Locks

Which Lock Should I Buy?

The kind of locks you should purchase will depend on the quality, appeal and location of your bike. You'll want to secure at least the frame and both wheels, and it's often worth considering securing the seatpost and/or saddle. (In very high risk areas you might want to think about the handlebar/cockpit too... if that's not enough, get a folding bike and take it inside with you!) We sell security equipment from Abus, Kryptonite, Pitlock and Pinhead.

As a rule, your locks should cost at least 10% of the value of the bike. Spending more is even better & will reduce the risk of theft. The most basic point of comparison among locks is the Sold Secure rating -- Bronze, Silver or Gold. Within London you'll need at least one lock with the Silver rating or better. Some people recommend using two locks of at least that level of security, while others get away with using just one and a lower quality cable. (See our longer article on bike security).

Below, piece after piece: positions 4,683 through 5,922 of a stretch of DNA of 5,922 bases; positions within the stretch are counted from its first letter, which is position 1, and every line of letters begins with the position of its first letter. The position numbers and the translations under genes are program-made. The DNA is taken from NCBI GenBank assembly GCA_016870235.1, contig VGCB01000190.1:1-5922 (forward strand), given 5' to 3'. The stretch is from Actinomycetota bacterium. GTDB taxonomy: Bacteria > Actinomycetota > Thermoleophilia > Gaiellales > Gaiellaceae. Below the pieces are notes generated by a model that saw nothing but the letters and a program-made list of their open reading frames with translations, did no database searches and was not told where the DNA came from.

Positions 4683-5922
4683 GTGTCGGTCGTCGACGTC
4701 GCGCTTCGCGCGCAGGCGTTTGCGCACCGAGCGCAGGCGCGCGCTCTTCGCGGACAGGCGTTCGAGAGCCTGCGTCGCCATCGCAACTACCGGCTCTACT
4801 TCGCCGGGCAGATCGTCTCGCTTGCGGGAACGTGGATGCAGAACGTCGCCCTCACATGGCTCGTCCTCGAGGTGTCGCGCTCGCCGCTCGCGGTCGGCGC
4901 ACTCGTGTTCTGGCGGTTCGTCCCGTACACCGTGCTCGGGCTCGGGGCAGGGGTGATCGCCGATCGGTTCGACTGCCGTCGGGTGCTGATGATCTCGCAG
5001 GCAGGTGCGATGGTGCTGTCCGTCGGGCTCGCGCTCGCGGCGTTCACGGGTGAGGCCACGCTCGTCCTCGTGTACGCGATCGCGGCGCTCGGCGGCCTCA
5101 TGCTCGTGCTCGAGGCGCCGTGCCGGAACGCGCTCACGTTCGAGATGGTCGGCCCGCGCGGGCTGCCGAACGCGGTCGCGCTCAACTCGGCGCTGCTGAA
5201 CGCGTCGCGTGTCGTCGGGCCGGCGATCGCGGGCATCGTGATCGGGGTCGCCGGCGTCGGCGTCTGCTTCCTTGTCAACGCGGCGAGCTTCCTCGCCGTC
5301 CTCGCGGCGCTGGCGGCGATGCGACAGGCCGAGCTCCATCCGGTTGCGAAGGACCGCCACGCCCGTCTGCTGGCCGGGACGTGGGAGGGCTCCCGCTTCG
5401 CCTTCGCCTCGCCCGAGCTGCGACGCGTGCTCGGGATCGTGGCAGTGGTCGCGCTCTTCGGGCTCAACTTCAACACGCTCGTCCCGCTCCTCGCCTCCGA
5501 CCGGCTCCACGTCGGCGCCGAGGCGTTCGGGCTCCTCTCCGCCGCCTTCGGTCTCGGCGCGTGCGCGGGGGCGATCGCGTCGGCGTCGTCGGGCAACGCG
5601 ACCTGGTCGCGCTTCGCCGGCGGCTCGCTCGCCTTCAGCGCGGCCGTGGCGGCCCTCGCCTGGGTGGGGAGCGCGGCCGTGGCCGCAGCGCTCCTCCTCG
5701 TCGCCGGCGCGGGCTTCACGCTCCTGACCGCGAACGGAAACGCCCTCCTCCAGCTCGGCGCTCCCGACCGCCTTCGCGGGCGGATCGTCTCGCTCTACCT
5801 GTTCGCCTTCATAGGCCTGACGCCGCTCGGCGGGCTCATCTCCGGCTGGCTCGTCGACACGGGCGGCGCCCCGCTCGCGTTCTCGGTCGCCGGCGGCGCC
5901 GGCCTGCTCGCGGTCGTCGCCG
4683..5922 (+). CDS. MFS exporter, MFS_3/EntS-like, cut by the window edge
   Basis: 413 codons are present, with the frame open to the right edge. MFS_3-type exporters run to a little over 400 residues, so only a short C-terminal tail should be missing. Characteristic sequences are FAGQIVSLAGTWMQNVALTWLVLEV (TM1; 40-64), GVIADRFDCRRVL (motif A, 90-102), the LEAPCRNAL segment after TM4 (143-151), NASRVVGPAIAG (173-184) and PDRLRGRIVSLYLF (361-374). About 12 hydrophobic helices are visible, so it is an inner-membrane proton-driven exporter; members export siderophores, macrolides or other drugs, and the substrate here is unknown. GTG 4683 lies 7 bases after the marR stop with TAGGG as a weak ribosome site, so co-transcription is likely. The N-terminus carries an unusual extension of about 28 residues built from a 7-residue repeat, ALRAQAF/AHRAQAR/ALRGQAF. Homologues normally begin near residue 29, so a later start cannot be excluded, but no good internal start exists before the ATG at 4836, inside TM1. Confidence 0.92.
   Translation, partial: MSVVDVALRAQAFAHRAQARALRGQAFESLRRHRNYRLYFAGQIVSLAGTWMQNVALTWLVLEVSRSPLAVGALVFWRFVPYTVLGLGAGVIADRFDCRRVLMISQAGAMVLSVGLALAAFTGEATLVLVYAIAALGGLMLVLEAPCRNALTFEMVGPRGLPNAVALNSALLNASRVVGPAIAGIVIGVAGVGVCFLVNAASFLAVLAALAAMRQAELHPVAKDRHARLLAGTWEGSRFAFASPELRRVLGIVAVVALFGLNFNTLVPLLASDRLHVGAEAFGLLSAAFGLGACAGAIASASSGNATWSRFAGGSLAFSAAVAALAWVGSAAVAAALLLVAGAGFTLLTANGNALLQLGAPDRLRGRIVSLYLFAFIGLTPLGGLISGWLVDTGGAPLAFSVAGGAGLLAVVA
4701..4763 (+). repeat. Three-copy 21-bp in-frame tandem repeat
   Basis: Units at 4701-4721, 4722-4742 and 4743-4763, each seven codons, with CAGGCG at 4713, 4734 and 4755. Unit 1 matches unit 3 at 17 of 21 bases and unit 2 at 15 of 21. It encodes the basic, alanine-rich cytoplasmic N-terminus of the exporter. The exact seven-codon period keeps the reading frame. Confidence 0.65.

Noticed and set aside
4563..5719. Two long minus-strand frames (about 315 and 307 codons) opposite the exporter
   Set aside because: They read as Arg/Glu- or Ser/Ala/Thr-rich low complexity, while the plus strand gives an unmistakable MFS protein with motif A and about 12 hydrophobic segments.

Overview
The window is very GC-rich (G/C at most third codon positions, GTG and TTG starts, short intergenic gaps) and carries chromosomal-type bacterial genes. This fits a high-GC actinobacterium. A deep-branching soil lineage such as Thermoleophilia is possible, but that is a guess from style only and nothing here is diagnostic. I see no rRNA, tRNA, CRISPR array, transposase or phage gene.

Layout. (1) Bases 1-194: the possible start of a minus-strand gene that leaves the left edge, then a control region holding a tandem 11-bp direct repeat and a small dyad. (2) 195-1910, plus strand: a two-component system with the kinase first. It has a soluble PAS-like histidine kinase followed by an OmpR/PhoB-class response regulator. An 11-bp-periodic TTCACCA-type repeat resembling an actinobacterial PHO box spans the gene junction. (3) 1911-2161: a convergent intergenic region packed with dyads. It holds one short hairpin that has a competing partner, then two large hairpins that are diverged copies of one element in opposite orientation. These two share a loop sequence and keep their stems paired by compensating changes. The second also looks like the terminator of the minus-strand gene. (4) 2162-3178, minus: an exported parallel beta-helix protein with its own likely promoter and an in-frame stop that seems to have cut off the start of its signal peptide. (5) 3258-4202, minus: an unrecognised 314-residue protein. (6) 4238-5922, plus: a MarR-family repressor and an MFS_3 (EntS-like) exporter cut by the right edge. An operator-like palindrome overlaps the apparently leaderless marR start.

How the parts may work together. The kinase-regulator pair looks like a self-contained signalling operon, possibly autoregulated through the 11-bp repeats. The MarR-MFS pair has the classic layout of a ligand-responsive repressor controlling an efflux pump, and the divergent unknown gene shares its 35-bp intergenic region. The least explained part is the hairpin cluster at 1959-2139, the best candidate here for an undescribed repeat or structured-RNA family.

D Locks

The preferred choice of the Co-Op & what most insurance companies recommend. Generally they offer the best security to cost ratio, and they're easy to carry mounted to the bike frame. We sell them in the most common size/length, and a range of toughness levels. Extra long shackles mean more reach to the object you're locking to, but they can offer more space for a thief to get a lever in to pry the lock open, so we only sell those by special order. D-locks are like people: the smaller they are, the harder they are to break! If your wheels/tyres/frame are skinny enough and you're willing to scout out objects thin yet strong enough to lock to, mini D-locks are a good option.

Chains & Cables

This category covers a wide range of strengths and weights. Cheap chains and cables are not so difficult to cut. They serve best as secondary security, eg. for locking a front wheel or saddle, while the D-lock secures the frame and rear wheel. If you really need the flexibility and are willing to bear the greater weight and cost compared with a D-lock, a very heavy duty chain and padlock is probably the most secure option of all.

Keyed Security Skewers

These are great for securing your wheels, and optionally your seatpost and handlebar stem too. Just leave them in place until you need to remove the wheel or adjust your saddle height. There's less to fuss with on a day to day basis. We sell two kinds, and both use special keyed nuts. Make a note of the key code in case you lose your key!